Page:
Rock Me Gently

Rock Me Gently : A True Story of a Convent Childhood

3.41 (191 ratings by Goodreads)
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For many years I suffered the nightmares born of the time I spent at that convent. The memories that project across my mind are shared by the silent community of victims who once lived as I did, in a world that was deaf to our circumstances. And it all took place in middle England. In the 1950s, shortly after her father's death, Judith Kelly was left in the care of nuns at a Catholic orphanage while her mother searched for a place for them to live. She was eight years old. Far from being cared for, Judith found herself in a savage and terrifying institution where physical, emotional and sexual abuse was the daily norm and the children's lives were reduced to stark survival. As the months became years and no word came from her mother, she sought comfort instead from the girls around her, and especially the bright, angel-voiced Frances, who seemed miraculously untouched by the nuns' persecution and the abject misery surrounding her. When a tragic accident robbed Judith of her dearest friend, the traumatic memories of the event were to trouble her deeply, long into her adult life. Years later, at a kibbutz in Israel, Judith met and befriended an elderly Holocaust survivor. It was a friendship that began with an instinctive recognition of the fear and suffering each had experienced, and one that would begin an emotional journey culminating in Judith's return to the Nazareth House orphanage to confront her memories and to achieve some measure of peace. Rock Me Gently is an astonishing, moving and deeply shocking memoir, and a story that resonates in the mind long after the final more

Product details

  • Paperback | 288 pages
  • 152 x 230 x 24mm | 399.16g
  • Bloomsbury Publishing PLC
  • London, United Kingdom
  • Airport and Export ed
  • 0747573522
  • 9780747573524

Review Text

A hotly disputed, would-be-tear-jerking memoir, updated with a mea culpa. In 1951, Kelley's widowed mother was forced to leave her eight-year-old, half-Jewish daughter in the care of Catholic nuns, portrayed here as sadistic cartoons. "Don't think that just because you're children you can't fall down dead at any moment," one of them is shown telling her wide-eyed young charges. "You'll just feel a pinprick and then you'll be gone." Such pronouncements are hardly uncommon in Kelly's tediously macabre description of a tormented childhood. She extensively catalogues the physical and psychological cruelties she and her peers suffered at the hands of the nuns, interspersing flash-forwards to her attempts to make a home for herself on an Israeli kibbutz in 1972. Culminating in the drowning of Kelly's angelic friend Frances, the memoir drags readers through a long, aggrieved account filled with one-dimensional juvenile heroes and fiendish adult villains straight out of Dickens and 101 Dalmatians, though less cleverly depicted. The more interesting material in this revised version is the defense Kelly mounts against charges of plagiarism and fabrication that surfaced after the original text became a U.K. bestseller in 2005. This U.S. edition does not contain the passages lifted wholesale from books like Jane Eyre, Graham Greene's Brighton Rock and Antonia White's Frost in May, but it reprints newspaper articles detailing plagiarism the author insists was accidental, as well as letters from other orphans attesting to the veracity of her story. The apologetic introduction, which seeks to explain how a woman still grieving over her childhood found comfort and meaning in the works of more talented writers, offers Kelly's truest and most moving prose. Further evidence that harrowing experiences do not necessarily make great art. (Kirkus Reviews)show more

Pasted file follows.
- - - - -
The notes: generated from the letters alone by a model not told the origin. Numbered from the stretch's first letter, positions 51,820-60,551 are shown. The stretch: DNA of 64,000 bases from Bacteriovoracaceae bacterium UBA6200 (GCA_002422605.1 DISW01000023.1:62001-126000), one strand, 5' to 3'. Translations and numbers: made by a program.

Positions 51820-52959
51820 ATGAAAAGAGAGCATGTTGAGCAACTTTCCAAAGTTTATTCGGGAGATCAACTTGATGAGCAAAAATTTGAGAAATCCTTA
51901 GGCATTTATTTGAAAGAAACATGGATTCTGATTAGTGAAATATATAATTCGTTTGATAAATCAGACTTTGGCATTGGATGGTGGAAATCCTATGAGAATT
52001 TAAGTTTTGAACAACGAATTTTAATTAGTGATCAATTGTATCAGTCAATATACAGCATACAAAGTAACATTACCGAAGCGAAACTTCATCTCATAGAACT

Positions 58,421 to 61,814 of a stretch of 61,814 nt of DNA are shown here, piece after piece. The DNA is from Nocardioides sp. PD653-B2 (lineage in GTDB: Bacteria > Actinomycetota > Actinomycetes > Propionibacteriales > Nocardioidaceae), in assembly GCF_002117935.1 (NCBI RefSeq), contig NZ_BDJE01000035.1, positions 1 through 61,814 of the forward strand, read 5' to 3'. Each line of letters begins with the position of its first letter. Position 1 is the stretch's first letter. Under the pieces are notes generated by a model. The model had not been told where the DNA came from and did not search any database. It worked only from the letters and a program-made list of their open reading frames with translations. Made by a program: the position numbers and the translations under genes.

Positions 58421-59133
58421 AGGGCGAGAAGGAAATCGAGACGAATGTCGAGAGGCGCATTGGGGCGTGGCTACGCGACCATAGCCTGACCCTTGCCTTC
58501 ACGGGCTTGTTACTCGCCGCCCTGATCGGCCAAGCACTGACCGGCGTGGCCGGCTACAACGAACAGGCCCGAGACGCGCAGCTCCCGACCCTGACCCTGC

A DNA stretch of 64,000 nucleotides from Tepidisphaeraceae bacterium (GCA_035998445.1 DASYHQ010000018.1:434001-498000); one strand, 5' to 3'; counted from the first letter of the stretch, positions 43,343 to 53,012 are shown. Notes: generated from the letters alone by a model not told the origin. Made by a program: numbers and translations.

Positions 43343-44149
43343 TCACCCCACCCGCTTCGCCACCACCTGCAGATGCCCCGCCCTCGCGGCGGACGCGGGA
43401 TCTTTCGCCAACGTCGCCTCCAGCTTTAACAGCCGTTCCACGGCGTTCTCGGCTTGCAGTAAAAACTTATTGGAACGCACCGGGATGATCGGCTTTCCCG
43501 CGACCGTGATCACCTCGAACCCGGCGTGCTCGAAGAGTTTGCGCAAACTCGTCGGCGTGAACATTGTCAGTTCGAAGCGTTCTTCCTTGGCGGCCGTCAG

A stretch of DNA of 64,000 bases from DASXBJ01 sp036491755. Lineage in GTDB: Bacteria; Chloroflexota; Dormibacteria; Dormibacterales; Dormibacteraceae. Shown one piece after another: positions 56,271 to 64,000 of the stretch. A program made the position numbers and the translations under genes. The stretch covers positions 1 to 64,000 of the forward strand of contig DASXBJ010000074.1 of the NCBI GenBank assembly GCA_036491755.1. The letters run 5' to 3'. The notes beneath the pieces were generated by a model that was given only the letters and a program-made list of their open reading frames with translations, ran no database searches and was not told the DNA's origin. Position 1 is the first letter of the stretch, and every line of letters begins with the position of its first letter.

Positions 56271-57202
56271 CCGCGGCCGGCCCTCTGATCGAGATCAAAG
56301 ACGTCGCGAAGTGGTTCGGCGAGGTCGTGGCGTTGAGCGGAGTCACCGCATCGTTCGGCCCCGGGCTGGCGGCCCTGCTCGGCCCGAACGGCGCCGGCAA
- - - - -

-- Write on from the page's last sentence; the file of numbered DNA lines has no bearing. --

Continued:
Author information

Judith Kelly was born in Southampton. After leaving a Catholic orphanage in the mid-1950's, where the events of Rock Me Gently took place, she was placed into the Licensed Victuallers' School. There she was encouraged by her English teacher to read widely and develop her talent for writing. After leaving school, Judith spent time on a kibbutz in Israel. When she returned to England, she was accepted into Chelsea School of Art and thereafter worked for the Keeper of the British Collection at the Tate Gallery, London, until she began her career in television production at TV-am, Reuters and BSkyB. Now retired, Judith Kelly runs a support group for those who were abused by priests and nuns within the Catholic more

Rating details

191 ratings
3.41 out of 5 stars
5 19% (37)
4 29% (55)
3 32% (61)
2 14% (26)
1 6% (12)
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